At the request of the editors, community member Dan has started working on JoJo’s Bizarre Adventure: All-Star Battle R. Does this fighting game manage to gain a place among the toppers? You can read it in his review:
Jojo’s Bizarre Adventure will undoubtedly ring a bell with Manga and Anime enthusiasts. The brainchild of Hirohiko Araki, published since 1987, can be counted as one of the best-selling Manga series of all time. The series, which is particularly popular in Japan, also has quite a cult following in the West. The epic about the Joestar family has inspired many of the now popular Manga, Anime and game franchises. The manga is known for an unmistakable drawing style, slightly androgenic over-the-top characters, absurdist crude humor and hilarious explosions of violence accompanied by iconic catchphrases such as ‘ORA!ORA!ORA!ORA!ORA!ORA!ORA!ORA!’.
The video game history of Jojo’s Bizarre Adventure goes all the way back to Super Famicom and has spawned several dozen games with varying degrees of success over the years. The best-selling ever is JoJo’s Bizarre adventure All Star Battle. This game was released only on the PS3 in 2013. This game is now being re-released with the addition ‘R’ after the name. This time as luckily for us as a multi-platform release.
Remaster, Remake or Re-Release?
It is quite startling that Bandai Namco chooses to mothball Jojo’s Bizarre Adventure All Star Battle (ASB) again. Despite the fact that it sold well (500,000 units), it does not have a very good name among fighting game enthusiasts. Mainly for technical reasons. It is known as a very unbalanced 2.5D fighter, with the major characters from the franchise being massively over-powered. The netcode was nothing to write home about and there were also problems with the input buffering (the way the game processes your inputs and decides whether or not to run a move/special). Bandai didn’t want to let the 35th anniversary of the Araki-san’s cult hit go unnoticed, however, and thinks that, based on the good graphics and solid combat system, ASB has enough potential to be able to catch on. That means work to be done to thoroughly tackle all technical problems. The big question is what the added R in the title stands for: Remaster, remake or re-release?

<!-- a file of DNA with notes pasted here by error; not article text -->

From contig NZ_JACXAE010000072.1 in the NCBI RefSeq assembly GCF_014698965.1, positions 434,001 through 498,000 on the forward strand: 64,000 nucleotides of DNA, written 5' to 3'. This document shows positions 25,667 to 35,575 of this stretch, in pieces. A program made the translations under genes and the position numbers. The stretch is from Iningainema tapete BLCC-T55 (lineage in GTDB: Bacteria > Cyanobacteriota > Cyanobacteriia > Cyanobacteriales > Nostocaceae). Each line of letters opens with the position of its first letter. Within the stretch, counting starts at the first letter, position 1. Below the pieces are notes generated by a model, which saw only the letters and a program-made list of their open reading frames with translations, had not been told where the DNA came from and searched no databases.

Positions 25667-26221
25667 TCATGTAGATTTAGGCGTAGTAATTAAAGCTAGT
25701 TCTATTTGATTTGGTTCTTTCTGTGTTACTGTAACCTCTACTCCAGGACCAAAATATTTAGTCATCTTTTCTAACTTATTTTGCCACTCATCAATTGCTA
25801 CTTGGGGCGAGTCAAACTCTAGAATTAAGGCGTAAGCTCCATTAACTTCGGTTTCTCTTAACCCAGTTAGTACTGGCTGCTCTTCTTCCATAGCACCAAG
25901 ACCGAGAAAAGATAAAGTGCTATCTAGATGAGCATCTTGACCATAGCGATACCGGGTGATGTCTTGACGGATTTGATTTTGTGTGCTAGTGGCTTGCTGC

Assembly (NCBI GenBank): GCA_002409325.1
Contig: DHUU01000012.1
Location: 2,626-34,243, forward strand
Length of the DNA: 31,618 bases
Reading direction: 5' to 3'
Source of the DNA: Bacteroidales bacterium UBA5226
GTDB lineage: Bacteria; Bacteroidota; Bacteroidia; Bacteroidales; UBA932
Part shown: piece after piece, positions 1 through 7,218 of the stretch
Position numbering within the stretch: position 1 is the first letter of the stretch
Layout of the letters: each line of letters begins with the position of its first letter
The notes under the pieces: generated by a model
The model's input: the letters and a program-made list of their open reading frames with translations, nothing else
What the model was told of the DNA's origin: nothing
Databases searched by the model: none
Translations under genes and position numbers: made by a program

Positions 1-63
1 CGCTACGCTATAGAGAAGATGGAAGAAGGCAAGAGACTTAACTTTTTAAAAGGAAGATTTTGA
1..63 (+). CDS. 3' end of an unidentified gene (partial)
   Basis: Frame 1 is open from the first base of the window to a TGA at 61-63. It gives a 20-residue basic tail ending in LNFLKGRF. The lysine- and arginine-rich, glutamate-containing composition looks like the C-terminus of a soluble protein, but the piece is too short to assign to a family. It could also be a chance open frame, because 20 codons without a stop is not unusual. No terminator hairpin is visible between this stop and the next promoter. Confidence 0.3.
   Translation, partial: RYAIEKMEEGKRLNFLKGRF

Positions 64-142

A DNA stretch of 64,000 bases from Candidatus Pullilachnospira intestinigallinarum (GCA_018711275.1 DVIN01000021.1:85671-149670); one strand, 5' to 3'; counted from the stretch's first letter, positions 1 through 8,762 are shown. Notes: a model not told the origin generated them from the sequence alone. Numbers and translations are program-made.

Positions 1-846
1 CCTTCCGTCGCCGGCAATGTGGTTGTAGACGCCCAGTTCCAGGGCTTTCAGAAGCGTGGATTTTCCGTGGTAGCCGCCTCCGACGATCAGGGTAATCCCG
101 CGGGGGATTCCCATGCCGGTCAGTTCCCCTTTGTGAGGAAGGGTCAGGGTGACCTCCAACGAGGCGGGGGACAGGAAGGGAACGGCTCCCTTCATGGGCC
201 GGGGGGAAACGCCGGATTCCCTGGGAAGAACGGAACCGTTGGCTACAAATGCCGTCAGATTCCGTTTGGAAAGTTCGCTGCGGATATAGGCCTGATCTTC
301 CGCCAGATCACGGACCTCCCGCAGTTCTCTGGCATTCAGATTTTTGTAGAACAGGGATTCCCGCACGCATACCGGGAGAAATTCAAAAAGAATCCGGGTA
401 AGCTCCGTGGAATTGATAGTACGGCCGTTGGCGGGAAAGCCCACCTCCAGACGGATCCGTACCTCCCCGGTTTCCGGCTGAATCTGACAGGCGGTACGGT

The manga series describes in eight parts (the ninth part is in production) the ins and outs of the Joestar family and relatives. The central theme of the series is ‘Homan’, a martial arts technique that makes it possible to bundle physical energy into sunlight through controlled breathing. Some practitioners can even convert their Homan into psycho-spiritual manifestations called Stands. Each installment of the series describes a branch in the family tree of the Joestar family and their power struggles with his adoptive brother Dio Brando and his descendants and followers.
Styled by Araki
The game relies heavily on a number of character styles. These styles can usually be traced back to the character’s place in the century-and-a-half-long JoJo timeline. Some characters can manifest their Homan powers in weapons or stronger attacks. Other characters can’t use Homan at all, but they do have other specific powers or properties. The main style in the game is irrevocably the Stand style. Stand-characters can thus manifest alter-egos with their Homan energy which can give the fight a completely different turn. About half of the selectable characters have such a Stand. They have their own move set that generally extends further and has a larger hit zone than the moves of the character without an active Stand.
There are 50 characters in total to play, nine more than in the original. However, one has disappeared, so we are talking about 10 new characters. These new characters come from the parts of the manga that were released after the original game was released.
Basically, the combat system is quite simple and clear. You can fill three H-bars during the fight by dealing and taking blows. These H-bars can be used for special attacks (here called Heart Heat Attacks, abbreviated HHA) and Super Special Attacks (Great Heat Attacks, GHA). These specials are easy to perform and the button combination to do HHA or GHA is the same for almost all characters. Most of the other moves also use fairly standard button combinations. This allows you to quickly pick up a new character without having to dive directly into the command list. The quality-of-life additions such as ‘Easy-beat’ and hit stop (the animation stops a number of frames when your attack arrives and counts) also makes the game more accessible and somewhat gamer-friendly.